What’s the financial story of your business?

Every business has a financial story – a narrative woven through the numbers that speaks to its past, present and future.

Understanding this story is a bit like learning a new language. It’s certainly the most important language you can learn as a business owner! Once you understand your story, you’re better placed to make strategic decisions and ensure the financial health of your business.

Here’s how I read financial stories and how you can leverage yours to drive your business forward.

– Darrin

Key indicators

When I first review a company’s financials, my attention focuses on three key indicators:

  1. Gross profit
  2. Cash flow
  3. Overheads

These metrics are not just numbers – they narrate the financial health and operational story of your business.

In a financial review, I typically use an 80/15/5 approach. I’ll allocate 80% of the time to analysing gross profit, 15% to cash flow, and 5% to overheads.

Today I’ll dive into the big guy, gross profit. I’ll explain why it’s so important and share some tips for improving gross profit in your business. I’ll follow up with an explanation of cash flow and overheads next time.

Gross profit: the benchmark of profitability

Gross profit is essential for evaluating the profitability of your core business activities. We work it out by deducting your cost of goods sold (COGS) from your total revenue. This gives us your gross profit in dollars, which we then use to calculate your gross profit margin. Your gross profit margin is the ratio of gross profit to total revenue, expressed as a percentage.

When analysing a business’ gross profit, I start by looking into several things:

Direct profitability of key products or services

Which are making money? Which are not? I also look at demand trends here; is the market you’re focusing on big enough to achieve your goals?

Efficiency and cost-effectiveness of your production processes

  • Services businesses: What is the cost to deliver your revenue? The key items I explore here are your billable percentage (billable vs. non-billable time) and write-offs (work you’ve completed but can’t bill for, e.g. fix-ups or going over-budget). Once you understand what drives these two metrics, you can unlock a load of business improvement measures. For example, if your write-offs are high, this can be due to incorrect pricing or scope creep. There are many drivers here to investigate and improve.
  • Product-based businesses: What is the exact cost to make and deliver your product? As with services businesses, once you dig into the numbers you’ll start to see what is driving your costs. Start with high-cost components and go from there. There are always tweaks and improvements that can be made.

Adequacy of pricing strategies relative to incurred costs

Is your pricing helping or harming you? For example, are the costs associated with promoting or discounting your product outweighed by enough of a volume increase? Are you able to increase the customer value by upselling a complimentary product or service after the discounted item purchase?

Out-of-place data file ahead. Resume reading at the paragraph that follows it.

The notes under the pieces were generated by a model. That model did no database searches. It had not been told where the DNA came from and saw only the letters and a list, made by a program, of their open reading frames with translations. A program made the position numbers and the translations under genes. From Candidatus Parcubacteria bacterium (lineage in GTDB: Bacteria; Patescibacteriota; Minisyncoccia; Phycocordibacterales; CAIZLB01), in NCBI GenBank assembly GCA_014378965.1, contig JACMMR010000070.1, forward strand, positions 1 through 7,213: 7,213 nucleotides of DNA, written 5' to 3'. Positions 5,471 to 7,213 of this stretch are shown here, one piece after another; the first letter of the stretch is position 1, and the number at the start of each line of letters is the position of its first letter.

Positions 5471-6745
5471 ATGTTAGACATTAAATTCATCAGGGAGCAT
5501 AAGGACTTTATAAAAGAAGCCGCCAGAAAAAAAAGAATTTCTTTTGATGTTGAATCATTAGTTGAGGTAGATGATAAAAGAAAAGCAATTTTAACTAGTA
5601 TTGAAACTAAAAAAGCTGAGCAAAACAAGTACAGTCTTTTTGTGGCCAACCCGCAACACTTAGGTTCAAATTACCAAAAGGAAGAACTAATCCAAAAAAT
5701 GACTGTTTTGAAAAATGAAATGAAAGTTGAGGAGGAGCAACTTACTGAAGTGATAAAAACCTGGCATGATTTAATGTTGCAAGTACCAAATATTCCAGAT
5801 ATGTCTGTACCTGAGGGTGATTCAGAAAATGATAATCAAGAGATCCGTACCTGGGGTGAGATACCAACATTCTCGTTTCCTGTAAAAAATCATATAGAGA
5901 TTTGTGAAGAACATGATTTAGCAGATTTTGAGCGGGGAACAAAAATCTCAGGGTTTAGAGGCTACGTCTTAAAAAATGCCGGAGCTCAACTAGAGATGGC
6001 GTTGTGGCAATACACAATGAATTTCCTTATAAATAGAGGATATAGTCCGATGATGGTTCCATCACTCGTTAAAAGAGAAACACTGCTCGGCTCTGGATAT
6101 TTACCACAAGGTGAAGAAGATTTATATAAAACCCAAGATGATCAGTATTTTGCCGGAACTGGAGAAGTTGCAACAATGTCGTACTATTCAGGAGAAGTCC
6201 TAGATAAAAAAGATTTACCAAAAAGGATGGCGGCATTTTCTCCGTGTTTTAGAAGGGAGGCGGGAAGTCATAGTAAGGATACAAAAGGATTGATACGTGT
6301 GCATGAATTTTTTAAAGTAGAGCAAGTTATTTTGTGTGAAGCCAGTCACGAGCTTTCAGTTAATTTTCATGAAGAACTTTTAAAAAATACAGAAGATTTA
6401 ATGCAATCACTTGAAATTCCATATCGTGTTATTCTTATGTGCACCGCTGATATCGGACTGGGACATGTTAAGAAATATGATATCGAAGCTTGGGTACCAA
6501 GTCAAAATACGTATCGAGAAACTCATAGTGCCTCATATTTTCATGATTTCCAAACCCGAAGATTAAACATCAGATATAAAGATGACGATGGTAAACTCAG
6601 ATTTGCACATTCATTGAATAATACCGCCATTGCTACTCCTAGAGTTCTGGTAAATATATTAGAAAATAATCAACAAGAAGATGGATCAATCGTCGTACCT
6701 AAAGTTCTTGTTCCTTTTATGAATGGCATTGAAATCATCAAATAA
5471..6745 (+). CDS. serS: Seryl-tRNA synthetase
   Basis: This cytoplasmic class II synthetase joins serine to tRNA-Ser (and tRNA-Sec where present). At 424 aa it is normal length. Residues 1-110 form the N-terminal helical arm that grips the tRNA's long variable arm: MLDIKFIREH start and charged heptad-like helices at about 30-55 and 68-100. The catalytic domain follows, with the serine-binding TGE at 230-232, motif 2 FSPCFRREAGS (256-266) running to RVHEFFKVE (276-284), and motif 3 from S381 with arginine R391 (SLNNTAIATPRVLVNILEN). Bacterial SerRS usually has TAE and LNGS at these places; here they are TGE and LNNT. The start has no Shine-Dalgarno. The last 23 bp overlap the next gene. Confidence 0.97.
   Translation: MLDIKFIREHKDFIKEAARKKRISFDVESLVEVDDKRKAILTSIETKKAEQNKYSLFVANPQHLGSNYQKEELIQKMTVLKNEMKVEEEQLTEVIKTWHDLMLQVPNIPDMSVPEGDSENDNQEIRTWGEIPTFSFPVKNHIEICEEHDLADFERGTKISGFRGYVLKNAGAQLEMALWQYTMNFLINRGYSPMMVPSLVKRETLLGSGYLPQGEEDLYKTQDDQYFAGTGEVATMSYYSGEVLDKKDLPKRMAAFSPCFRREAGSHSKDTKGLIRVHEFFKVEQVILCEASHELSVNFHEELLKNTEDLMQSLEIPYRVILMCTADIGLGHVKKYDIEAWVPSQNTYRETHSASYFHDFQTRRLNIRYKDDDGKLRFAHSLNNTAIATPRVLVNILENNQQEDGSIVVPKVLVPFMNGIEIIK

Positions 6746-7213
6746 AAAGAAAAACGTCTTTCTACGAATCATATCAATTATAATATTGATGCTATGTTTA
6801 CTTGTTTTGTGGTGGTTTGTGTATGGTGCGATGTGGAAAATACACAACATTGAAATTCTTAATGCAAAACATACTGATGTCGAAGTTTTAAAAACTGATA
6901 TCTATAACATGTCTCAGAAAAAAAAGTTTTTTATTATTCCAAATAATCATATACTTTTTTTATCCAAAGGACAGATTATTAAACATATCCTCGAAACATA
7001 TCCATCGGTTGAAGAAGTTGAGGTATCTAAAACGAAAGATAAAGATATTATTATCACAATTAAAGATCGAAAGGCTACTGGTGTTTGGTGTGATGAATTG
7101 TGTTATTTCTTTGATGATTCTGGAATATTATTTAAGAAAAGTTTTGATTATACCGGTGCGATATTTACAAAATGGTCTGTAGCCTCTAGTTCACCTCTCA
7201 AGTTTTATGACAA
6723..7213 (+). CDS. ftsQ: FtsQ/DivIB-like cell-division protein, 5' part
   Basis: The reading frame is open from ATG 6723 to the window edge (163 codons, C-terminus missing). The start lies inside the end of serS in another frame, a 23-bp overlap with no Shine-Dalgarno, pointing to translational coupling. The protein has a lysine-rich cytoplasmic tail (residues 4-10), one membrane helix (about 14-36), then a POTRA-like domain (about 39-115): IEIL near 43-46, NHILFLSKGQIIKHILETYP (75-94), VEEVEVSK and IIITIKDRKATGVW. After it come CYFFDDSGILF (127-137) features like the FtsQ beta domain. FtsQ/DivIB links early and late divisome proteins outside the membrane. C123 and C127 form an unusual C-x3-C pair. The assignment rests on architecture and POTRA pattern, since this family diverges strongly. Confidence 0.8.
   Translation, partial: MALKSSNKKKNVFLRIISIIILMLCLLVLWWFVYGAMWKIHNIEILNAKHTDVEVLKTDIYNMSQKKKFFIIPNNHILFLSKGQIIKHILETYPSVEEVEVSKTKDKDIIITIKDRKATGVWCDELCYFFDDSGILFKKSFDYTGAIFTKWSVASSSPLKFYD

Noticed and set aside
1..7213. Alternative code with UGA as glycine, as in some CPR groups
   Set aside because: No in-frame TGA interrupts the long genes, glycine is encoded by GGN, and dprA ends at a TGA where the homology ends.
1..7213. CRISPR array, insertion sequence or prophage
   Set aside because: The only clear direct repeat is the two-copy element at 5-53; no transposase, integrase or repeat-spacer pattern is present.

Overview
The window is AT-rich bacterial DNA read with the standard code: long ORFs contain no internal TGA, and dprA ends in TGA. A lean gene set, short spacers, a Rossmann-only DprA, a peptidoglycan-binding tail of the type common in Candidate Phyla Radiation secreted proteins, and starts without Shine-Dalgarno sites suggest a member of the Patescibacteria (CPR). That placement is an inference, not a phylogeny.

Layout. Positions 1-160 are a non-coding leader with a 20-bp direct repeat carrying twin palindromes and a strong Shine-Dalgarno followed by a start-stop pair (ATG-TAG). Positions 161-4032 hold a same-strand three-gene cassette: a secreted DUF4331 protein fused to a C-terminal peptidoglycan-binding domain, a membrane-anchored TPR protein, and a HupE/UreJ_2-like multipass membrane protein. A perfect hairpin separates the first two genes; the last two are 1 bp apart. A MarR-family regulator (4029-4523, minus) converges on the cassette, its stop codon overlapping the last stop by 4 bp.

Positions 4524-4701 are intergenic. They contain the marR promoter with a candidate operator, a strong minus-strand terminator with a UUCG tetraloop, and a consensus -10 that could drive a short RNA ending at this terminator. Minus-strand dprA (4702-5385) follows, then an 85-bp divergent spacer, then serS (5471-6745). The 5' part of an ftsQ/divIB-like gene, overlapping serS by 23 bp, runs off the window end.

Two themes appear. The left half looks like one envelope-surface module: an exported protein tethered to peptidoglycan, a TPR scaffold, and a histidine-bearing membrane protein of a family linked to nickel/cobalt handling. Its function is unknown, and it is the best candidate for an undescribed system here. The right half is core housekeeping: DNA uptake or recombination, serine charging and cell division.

Next step: improvements

Once you have a solid understanding of the drivers behind your current gross profit position, it’s time to make changes. Here are some examples of how you might improve your gross profit.

  • Review your pricing strategy
    • Increasing prices is the easiest lever to pull to improve gross profit, as the increase flows straight to your bottom line. The key is to do so without alienating your customers or becoming uncompetitive. Consider the simple adage: if you’re winning every job, your prices might be too low; if you’re losing too many, they might be too high (or you’re wasting time on tire-kickers).
    • Also consider how far out you’re pricing. If the job won’t commence for six months or more, be sure to allow for things like cost increases and foreign exchange fluctuations.
  • Reduce production costs
    • To lower production costs, you need to understand the main contributing factors then track and manage them. For example:
      • Can you lower your COGS by negotiating sharper pricing with your suppliers? Or can you improve efficiency through employing better technology?
      • Services businesses – if you’re not on-charging all of your team’s time, why not? Is there scope creep? Do you need to further develop your scoping process?
      • Services businesses – does your team have a large percentage of unbillable time? How can you reduce this?
      • Can you improve efficiency by analysing which combination of team members work better together, and run with these teams permanently?
  • Optimise your product mix
      • Focusing your marketing and sales efforts on products or services with higher margins will boost your overall gross profit.
      • Analyze your product mix to identify potentially loss-making items buoyed by profitable ones.
      • Consider factors beyond financial returns when making decisions; understand the true impact of each product or service. For instance, while entry-level design work may have low gross profit, it could lead to more profitable implementation stages. Similarly, a smaller-sized product might serve as an entry point for upselling.
      • Be sure to test your assumptions thoroughly, and verify your thinking with data.
  • Understand the impact discounting has on your business short term and long term
    • While discounting can be tempting, especially in a tight market, it’s essential to evaluate its necessity and long-term consequences. Look before you leap!

How does your financial story read?

It’s amazing what the three metrics of gross profit, cash flow and overheads can tell me about a business.

If you’d like us to take a look at one or all of these, let’s schedule a time to chat.

Darrin Brown, Virtual CFO
0800 422 526